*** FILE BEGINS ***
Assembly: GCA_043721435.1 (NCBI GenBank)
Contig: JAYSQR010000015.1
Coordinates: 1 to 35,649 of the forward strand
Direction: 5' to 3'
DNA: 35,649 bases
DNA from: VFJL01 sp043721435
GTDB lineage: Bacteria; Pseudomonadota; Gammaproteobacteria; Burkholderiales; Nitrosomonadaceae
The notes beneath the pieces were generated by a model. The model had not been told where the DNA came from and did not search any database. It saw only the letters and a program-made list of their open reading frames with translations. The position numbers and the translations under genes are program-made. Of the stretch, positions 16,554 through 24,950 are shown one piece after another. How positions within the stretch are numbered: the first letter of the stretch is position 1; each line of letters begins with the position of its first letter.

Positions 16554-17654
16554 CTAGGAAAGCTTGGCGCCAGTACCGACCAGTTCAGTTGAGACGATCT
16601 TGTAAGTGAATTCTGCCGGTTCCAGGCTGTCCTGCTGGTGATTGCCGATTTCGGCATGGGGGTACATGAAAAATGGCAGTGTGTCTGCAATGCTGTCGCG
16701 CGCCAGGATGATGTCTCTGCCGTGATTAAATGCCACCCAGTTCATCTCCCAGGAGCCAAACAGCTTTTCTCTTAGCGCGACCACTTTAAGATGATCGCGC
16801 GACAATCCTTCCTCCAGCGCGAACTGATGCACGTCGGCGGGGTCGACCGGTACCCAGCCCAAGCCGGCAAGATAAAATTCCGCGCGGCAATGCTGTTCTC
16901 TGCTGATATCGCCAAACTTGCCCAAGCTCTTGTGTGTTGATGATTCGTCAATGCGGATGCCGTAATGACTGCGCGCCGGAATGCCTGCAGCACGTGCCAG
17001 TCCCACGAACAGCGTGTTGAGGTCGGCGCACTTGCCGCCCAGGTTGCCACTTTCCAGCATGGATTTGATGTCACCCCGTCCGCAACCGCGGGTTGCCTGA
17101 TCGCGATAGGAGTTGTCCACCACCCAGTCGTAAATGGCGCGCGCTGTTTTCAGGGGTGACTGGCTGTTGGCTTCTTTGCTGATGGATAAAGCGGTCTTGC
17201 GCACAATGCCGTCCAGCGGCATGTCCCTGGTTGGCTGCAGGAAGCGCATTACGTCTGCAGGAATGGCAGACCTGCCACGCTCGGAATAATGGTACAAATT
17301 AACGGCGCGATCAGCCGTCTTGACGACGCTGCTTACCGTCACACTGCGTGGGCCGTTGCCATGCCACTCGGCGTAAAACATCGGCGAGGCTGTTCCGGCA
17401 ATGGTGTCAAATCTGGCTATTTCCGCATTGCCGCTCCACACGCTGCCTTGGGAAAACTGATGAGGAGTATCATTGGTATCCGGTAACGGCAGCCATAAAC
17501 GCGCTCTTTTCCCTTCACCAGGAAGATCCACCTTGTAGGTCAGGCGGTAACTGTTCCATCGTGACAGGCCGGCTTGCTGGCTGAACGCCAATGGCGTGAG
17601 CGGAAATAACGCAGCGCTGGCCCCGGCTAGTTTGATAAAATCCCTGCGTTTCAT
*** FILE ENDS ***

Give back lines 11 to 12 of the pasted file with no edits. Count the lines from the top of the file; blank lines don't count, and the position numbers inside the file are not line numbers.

16601 TGTAAGTGAATTCTGCCGGTTCCAGGCTGTCCTGCTGGTGATTGCCGATTTCGGCATGGGGGTACATGAAAAATGGCAGTGTGTCTGCAATGCTGTCGCG
16701 CGCCAGGATGATGTCTCTGCCGTGATTAAATGCCACCCAGTTCATCTCCCAGGAGCCAAACAGCTTTTCTCTTAGCGCGACCACTTTAAGATGATCGCGC